Some will say that Norway has announced that it has stopped subsidizing its shipbuilders and that that will enable Canada to compete on a level playing field with that country. But what are we doing to make up for all the years when there were no subsidies here, while Norway was achieving the high level of competitiveness it enjoys today, thanks to generous government support? Quite simply, there needs to be a dramatic shift in the federal approach to the marine industry, which means abandoning the laissez-faire policy the Liberals and Conservatives have followed to date.

I am happy that we are holding this debate on the trade agreement with the European Free Trade Association, because it reveals how fragile our marine industry is in the face of foreign competition and forces us to take a stand on these issues quickly. It is not the agreement that is bad, but our policy. That is why a change of direction is imperative. In 5 or 10 years, it will be too late. We must act now. With a few targeted measures, our shipyards can become modern, productive, financially healthy and extremely competitive. The biggest problem to date has been the lack of political will to change things, and it is high time that changed too.

Of all the aspects of this free trade agreement, this one concerned me the most. The other aspects of the agreement, including agriculture, seem to be well handled and in line with Quebec's interests. I would just like to add, as some of my colleagues have already pointed out, that this free trade agreement may open the door to a future agreement with the European Union. We must seize the opportunity when it arises and, more importantly, be ready to compete.

Canada-EFTA Free Trade Agreement Implementation ActGovernment Orders

4:20 p.m.

Bloc

Serge Cardin Bloc Sherbrooke, QC

Mr. Speaker, because the tariff will be reduced to zero over 15 years, with the phase-out to begin after a three-year waiting period, the recommendation by the Standing Committee on International Trade suggested that the government adopt a vigorous policy to promote the development of the shipbuilding industry. In fact, the government should adopt that kind of policy, to be implemented as quickly as possible.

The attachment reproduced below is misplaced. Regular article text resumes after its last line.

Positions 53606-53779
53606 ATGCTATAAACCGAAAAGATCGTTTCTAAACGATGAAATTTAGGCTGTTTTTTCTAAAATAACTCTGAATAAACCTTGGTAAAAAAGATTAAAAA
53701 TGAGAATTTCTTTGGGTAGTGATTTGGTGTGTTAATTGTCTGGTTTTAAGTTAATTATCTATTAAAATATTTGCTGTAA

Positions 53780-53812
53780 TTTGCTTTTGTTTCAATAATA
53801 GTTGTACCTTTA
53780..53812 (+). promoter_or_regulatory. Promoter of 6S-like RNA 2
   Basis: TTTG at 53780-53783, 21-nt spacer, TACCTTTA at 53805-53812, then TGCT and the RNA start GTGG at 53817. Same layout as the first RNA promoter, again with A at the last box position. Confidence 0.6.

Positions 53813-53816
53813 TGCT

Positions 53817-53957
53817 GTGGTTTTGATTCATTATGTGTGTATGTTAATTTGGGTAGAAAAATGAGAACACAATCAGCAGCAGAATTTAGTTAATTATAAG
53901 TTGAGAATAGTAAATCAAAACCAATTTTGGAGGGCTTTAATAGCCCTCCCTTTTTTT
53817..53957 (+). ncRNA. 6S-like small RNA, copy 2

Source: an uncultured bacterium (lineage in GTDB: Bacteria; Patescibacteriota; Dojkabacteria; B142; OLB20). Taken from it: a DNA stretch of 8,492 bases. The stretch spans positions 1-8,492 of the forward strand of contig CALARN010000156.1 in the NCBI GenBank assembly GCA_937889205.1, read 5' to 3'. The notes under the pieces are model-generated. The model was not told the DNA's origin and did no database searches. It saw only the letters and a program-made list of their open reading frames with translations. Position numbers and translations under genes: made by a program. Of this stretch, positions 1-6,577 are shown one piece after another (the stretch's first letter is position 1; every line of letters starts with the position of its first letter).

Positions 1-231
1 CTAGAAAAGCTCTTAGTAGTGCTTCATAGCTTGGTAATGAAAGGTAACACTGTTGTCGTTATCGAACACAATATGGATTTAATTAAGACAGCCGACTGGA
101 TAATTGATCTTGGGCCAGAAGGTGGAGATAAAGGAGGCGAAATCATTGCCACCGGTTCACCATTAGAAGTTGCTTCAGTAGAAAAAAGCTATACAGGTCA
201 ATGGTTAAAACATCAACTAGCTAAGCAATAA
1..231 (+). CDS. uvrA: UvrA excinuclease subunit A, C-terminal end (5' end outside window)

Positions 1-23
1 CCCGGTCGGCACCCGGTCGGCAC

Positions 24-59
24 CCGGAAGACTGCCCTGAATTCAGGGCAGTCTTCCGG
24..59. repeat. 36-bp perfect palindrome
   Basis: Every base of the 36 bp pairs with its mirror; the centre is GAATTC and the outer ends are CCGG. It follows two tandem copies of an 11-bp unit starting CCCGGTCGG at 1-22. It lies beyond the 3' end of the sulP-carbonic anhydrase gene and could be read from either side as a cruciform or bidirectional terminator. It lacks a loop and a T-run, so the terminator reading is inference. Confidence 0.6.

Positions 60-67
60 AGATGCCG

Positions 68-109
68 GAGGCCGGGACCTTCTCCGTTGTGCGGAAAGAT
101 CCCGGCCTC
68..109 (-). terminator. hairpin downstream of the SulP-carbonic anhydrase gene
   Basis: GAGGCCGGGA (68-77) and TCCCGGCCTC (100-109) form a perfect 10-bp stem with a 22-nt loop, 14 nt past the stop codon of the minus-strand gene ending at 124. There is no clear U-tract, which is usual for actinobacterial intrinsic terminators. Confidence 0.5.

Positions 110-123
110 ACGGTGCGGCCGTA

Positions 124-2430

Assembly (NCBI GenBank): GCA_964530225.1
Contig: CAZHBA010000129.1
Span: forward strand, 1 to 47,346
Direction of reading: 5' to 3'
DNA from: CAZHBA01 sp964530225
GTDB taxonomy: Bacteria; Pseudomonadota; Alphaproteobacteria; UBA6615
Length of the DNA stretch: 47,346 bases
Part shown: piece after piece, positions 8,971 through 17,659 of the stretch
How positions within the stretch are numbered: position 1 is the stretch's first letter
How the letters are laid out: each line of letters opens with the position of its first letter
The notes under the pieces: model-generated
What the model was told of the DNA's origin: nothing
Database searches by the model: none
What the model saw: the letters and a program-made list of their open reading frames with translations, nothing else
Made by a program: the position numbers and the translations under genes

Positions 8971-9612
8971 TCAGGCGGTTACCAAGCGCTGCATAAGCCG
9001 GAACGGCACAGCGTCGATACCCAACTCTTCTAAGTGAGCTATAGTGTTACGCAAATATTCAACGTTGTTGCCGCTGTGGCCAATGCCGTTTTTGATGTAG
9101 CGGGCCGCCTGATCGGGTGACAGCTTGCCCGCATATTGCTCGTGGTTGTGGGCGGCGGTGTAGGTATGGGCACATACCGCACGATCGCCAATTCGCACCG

It must be recalled that for the 10 years that negotiations went on, particularly in 2000, the Shipbuilding Association of Canada did not agree with the government’s policy. The tariff reduction period was much shorter still. Ultimately, the Association agreed to the reduction in the tariff, but over a 15-year period, and after a three-year waiting period. When representatives of shipyards appeared at the committee, they asked that priority be given to two measures: allowing purchasers of Canadian ships to take advantage of accelerated depreciation and adopting a structured financing facility.

My colleague can tell you this, because I will give him an opportunity to reiterate it: the Bloc Québécois is making many more recommendations than this; there are numerous others. These are things that should be adopted as quickly as possible to assist the shipbuilding industry. I would therefore ask that my colleague elaborate a little on all of the proposals made to the Conservative government by the Bloc Québécois.

Canada-EFTA Free Trade Agreement Implementation ActGovernment Orders

4:25 p.m.

Bloc

Claude Guimond Bloc Rimouski-Neigette—Témiscouata—Les Basques, QC

Mr. Speaker, I thank my colleague for giving me the opportunity to explain the recommendations made by the Bloc Québécois in the report. Because of the high cost of these products, the industry is calling for special financing arrangements for the shipbuilding industry so that it can purchase equipment of that value. Precisely because of the value of these products, which often comprise the bulk of the purchaser’s assets, the industry needs special tax rules in order to be competitive. Again, because of these major investments, the industry needs to share the risk it assumes at the research and development stage, in particular to facilitate access to credit.

Another very important measure involves offering financing to cover a large portion of the value of the contract, 87.5%. That is what we are calling for. To conclude, all these measures should be available both to Canadian purchasers and to foreign purchasers.

Canada-EFTA Free Trade Agreement Implementation ActGovernment Orders

4:25 p.m.

NDP

Peter Julian NDP Burnaby—New Westminster, BC

Mr. Speaker, I listened very carefully to the speech by the member for Rimouski-Neigette—Témiscouata—Les Basques. If I understood correctly, he is against the agreement and deplores the repercussions it will have on the shipbuilding industry in Quebec and elsewhere in Canada.

We are well aware that with the loss, at least temporarily, of 1,100 jobs at the Davie shipyards, the shipbuilding industry is presently in crisis.

My question is very simple. The Bloc Québécois has already made the mistake of supporting the softwood lumber agreement, which led to the loss of thousands of jobs. We cannot blame Guy Chevrette for recommending the agreement. It was a bad agreement for Quebec and it led to the loss of thousands of jobs. At present, we know that hundreds of jobs will be lost, especially in Quebec, because of this bill and that it will be disastrous for shipbuilding throughout Canada.

Is the member prepared to vote against this bill?

We cannot act like the Liberal Party that always speaks against an issue but then always votes with the Conservative government. It is time for the Bloc Québécois to stand up, to follow the lead of the NDP and to vote against this bill. Is it prepared to do so?